Zimbabwe seeks to establish itself as Africa’s carbon credit trading hub with the launch of the Victoria Falls Stock Exchange and a pan-African carbon credit register. The country aims to capitalize on its position as the 12th largest producer of offsets globally, with plans to trade carbon credits on the newly established exchange. Zimbabwe’s government intends to allocate a portion of carbon-credit program funds to the government and local investors, aiming to retain revenues within the country and regulate the trade for increased transparency and control.
According to a pamphlet from the organizers of a state-backed conference, the Africa Voluntary Carbon Markets Forum, scheduled from July 3-9 in the resort of Victoria Falls, the country intends to register projects generating the offsets on a carbon registry at its dollar-denominated Victoria Falls Stock Exchange.
In retrospect, Zimbabwe is attempting to become Africa’s carbon credit trading hub, as seen on Bloomberg, an American-based business news platform.
“The forum aims to create a pan-African focused register of carbon credits to be traded on the Victoria Falls Stock Exchange,” the pamphlet sent to Bloomberg on Wednesday said.
“A key highlight of the forum will be the signing of a Memorandum of Understanding (MOU) between key stakeholders to establish the Pan-African Voluntary Carbon Credit Register and Victoria Falls Stock Exchange Carbon Market.”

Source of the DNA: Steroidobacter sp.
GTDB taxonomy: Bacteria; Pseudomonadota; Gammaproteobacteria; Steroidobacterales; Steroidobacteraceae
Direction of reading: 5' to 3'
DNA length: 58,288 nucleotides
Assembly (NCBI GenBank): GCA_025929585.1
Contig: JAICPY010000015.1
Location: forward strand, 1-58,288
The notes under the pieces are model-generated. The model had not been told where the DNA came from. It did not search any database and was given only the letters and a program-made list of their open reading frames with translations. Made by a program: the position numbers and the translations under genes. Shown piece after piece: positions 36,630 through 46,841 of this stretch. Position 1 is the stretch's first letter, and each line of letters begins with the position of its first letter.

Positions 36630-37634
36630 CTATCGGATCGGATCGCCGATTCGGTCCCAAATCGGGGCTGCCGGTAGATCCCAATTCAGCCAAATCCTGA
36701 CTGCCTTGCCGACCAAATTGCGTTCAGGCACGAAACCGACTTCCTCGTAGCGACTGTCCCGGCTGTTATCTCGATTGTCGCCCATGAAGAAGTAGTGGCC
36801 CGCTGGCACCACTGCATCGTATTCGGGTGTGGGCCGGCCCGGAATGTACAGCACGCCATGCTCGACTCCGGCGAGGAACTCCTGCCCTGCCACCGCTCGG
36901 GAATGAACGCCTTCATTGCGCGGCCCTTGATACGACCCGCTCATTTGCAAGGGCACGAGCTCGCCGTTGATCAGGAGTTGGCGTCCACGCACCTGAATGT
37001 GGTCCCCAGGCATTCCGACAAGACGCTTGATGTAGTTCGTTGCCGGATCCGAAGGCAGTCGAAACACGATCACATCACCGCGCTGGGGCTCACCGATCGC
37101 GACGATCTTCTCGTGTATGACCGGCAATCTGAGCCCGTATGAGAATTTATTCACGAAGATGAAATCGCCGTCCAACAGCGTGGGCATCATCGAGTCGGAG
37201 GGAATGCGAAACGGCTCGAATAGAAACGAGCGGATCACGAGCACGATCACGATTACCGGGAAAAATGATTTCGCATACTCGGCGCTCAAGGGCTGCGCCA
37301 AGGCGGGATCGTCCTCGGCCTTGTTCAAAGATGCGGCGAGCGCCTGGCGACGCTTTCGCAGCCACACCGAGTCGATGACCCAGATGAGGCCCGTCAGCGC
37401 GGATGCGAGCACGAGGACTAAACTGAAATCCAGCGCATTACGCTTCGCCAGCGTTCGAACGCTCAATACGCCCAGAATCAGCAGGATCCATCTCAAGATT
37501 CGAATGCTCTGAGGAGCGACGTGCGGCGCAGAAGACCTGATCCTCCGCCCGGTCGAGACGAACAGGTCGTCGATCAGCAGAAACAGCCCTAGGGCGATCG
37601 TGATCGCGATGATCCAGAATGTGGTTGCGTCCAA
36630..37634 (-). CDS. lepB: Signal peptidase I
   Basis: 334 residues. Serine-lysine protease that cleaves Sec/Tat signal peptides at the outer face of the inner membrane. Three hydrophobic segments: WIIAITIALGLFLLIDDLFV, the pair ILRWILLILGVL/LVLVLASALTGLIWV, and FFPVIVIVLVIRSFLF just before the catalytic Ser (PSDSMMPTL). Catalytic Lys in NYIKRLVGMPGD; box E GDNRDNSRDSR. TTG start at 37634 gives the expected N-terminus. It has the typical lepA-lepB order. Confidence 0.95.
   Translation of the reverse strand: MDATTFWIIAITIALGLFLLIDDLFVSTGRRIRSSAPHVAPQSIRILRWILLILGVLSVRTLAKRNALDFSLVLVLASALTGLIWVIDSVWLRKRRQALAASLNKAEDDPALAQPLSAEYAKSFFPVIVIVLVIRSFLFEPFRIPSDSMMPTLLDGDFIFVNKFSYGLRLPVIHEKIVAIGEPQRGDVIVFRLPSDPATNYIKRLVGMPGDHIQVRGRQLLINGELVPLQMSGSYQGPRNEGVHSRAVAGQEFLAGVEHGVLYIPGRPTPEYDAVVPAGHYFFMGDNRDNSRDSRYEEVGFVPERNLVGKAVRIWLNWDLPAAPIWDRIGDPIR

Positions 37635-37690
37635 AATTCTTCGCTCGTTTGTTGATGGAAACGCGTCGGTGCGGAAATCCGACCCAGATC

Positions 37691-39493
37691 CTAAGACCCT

Attendees and speakers from Ethiopia, Uganda, and Kenya have been confirmed, according to the announcement. The Victoria Falls Stock Exchange intends to begin trading in carbon credits by September, hoping to capitalize on significant changes in how the securities will be produced in the country.
Zimbabwe’s government declared last week that half of all carbon-credit program money will henceforth go to the government, with at least 20% going to local investors. All initiatives must be registered with the state, it said, adding that the uncontrolled nature of the trade has resulted in the majority of the revenues leaving the nation.
The Zimbabwean government’s statement roiled the $2 billion worldwide market for offsets, which are purchased by greenhouse gas producers to compensate for their emissions. The Court emphasized that unexpected instructions from governments arguing that they should gain more from ventures on their jurisdiction might risk project viability.
Each carbon credit is a ton of carbon dioxide equivalent removed from or prevented from entering the atmosphere. In a previous interview, the exchange’s chief executive officer, Justin Bgoni, stated that it will begin trading in securities sanctioned by the Zimbabwean government in September.
According to BloombergNEF, the southern African country is the world’s 12th largest producer of offsets, with 4.2 million credits generated from 30 registered projects last year. The country’s largest project, encompassing a 785,000-hectare (1.94 million-acre) stretch of forest in northern Kariba, is run in part by the South Pole, the world’s foremost seller of offsets.